Budget hawks watch IT projects
- By Colleen O'Hara, Dan Caterinicchia, Dan Caterinicchia, Diane Frank
- Aug 13, 2001
Lawmakers want agencies to make better business cases for their projects — and prove that they are well-managed—before granting them the funding they seek for next year.
Congress broke for its August recess leaving much work to be done on agencies' fiscal 2002 appropriations bills. Senate and House lawmakers will have to iron out their differences in conference, but committee members made it clear in reports that good management of information technology programs counts during the budget process.
Lawmakers are trying to support e-government initiatives, but are also sending signals that "money isn't a free good" and that requests must be justified, said Barry White, director for government performance projects at the Council for Excellence in Government. "It seems to be a very positive way of thinking about things," he said.
The Office of Management and Budget wants assurances that the $45 billion spent annually on IT is being put to good use, White said. "What you're seeing is a reaction to, and a reflection of, the growing intensity of the debate on the necessity for moving ahead with electronic government and focusing agencies' efforts."
Some examples include:
* The Senate Appropriations Committee has denied the $11 million request for the Federal Aviation Administration's Standard Terminal Automation Replacement System (STARS), which replaces computers and radar displays at terminal air traffic control facilities. This is because of "anticipated schedule slippages" and "the need to fund higher-priority activities." The panel requested a STARS status report to avoid jeopardizing future funding.
* The House Appropriations Committee recommended $100 million below current levels for the Justice Department's narrowband communications account, which includes the Justice Wireless Network. Panel members said they are concerned there is no operational plan for spending, and they want one by the beginning of October.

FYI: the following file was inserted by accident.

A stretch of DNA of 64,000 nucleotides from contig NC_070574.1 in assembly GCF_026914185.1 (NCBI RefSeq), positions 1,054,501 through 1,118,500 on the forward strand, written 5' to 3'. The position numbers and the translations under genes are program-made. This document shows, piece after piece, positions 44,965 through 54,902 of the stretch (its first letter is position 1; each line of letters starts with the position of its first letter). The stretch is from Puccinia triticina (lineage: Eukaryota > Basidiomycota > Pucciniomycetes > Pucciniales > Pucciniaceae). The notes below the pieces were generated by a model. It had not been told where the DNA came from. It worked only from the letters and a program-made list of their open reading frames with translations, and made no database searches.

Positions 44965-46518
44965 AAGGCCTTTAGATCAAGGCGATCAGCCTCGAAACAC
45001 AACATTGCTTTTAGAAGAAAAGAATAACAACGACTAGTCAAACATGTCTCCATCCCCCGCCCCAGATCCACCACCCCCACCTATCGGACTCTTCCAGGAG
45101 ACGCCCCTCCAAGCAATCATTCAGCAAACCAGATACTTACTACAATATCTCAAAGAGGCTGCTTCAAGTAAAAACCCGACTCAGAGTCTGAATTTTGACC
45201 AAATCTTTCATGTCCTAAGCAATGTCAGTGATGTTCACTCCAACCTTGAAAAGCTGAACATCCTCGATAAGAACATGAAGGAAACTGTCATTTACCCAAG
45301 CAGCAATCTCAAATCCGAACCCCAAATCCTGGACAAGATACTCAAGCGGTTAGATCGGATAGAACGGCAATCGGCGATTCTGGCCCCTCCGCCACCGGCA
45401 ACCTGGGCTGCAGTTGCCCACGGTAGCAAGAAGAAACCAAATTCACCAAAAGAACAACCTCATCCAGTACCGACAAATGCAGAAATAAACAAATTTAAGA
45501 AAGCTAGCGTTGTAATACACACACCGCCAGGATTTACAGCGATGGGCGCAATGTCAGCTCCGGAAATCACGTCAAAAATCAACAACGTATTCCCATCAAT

* The House committee said the FBI must continue to provide quarterly updates and funding obligations on Trilogy, its IT upgrade plan.
* The House committee will not provide the extra $35 million sought for Department of Housing and Urban Development IT programs without a comprehensive, multiyear budget plan. The committee wants a plan by Aug. 22, after which it will reconsider the request.
* Even though the Customs Service received support from Congress for its five-year modernization program, the House committee said it would release funding only after reviewing spending plans from the agency.
Appropriators are expressing concern over other well-funded programs. The Coast Guard's Integrated Deepwater Systems program received $300 million from the House and $325 million from the Senate—slightly below the $338 million request.
However, both the House and Senate appropriations panels would prohibit funds for the Deepwater contract until Transportation Department Secretary Norman Mineta and OMB Director Mitchell Daniels Jr. jointly certify that program funding for fiscal years 2003-2007 "is fully funded in the Coast Guard Capital Investment Plan and within OMB's budgetary projections for those years."
The Senate Appropriations Committee said in its report that it is "deeply concerned" about the cost and complexity of the Deepwater procurement. The cost could grow as high as $500 million "for fiscal 2003 and remain at that level for the next two decades," the report stated. Cmdr. Susan Woodruff in the Coast Guard's Office of Programs said she hoped the service could quell lawmaker concerns by providing them with more detailed briefings on the program and its acquisition strategy. And if Congress wants certification on Deepwater, "that's the route we're going to [take]," she said.
In another program, the House spending panel funded all but $1 million of President Bush's $20 million request for the National Archives and Records Administration's new electronic records archive. That project is designed to create a storage system so agencies' digital records can be read hundreds of years in the future.
House appropriators want a fiscal 2002 research plan from NARA; a plan to identify and periodically assess the electronic records in the archive; and a report by July 30, 2002, on the feasibility of other solutions based on existing commercial off-the-shelf products.
"I don't think it's unreasonable for Congress to ask for that, but I think that if there were COTS products available, NARA would be using them," said Patrice McDermott, information policy analyst at OMB Watch. The project is a complex one, she said, and NARA should be "looking past existing technology."
Meanwhile, other programs, such as the Commerce Department's Advanced Technology Program, are fighting for survival. Although the Senate Appropriations Committee would fully fund ATP at $204 million, the House said there's no proof showing "whether the program should exist in the first place" and discontinued funding for new grants. The House stance supports the Bush administration's position on ATP.
But Alan Balutis, executive director of the Federation of Government Information Processing Councils and former ATP director, is hopeful. "With support for ATP from the scientific and manufacturing community and the clear-cut endorsement of the National Academy of Sciences study, I think the funding will emerge at or near the level laid out in the Senate mark," he said.